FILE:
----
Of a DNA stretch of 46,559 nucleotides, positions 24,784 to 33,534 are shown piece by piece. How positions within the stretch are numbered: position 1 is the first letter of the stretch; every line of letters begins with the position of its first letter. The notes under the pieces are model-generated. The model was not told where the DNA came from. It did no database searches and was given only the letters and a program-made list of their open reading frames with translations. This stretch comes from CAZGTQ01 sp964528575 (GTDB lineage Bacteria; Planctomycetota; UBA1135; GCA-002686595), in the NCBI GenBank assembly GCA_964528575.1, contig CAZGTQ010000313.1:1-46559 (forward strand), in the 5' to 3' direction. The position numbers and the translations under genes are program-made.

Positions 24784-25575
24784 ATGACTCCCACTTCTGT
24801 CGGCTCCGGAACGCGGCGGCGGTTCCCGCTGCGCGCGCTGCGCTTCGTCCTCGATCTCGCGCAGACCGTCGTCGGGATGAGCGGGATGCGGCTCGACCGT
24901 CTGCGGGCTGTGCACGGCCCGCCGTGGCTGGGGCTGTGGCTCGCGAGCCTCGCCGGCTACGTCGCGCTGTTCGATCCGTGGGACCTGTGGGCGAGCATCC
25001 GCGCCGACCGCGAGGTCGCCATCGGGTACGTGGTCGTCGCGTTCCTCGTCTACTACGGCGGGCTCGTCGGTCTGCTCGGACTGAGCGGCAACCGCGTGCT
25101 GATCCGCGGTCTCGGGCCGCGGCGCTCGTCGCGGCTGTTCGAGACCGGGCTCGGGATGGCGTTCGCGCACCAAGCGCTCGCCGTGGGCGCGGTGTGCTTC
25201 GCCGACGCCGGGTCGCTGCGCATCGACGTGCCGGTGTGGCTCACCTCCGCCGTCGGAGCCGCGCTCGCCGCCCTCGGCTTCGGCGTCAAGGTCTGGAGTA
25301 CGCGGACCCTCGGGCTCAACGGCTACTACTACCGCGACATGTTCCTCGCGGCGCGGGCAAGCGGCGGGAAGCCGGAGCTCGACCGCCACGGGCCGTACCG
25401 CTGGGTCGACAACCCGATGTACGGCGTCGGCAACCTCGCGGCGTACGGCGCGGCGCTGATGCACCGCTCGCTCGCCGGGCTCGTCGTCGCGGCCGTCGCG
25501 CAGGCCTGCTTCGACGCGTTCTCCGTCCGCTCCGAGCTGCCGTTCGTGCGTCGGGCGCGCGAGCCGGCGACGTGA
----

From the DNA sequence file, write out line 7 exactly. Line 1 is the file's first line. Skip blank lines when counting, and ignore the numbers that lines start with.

25101 GATCCGCGGTCTCGGGCCGCGGCGCTCGTCGCGGCTGTTCGAGACCGGGCTCGGGATGGCGTTCGCGCACCAAGCGCTCGCCGTGGGCGCGGTGTGCTTC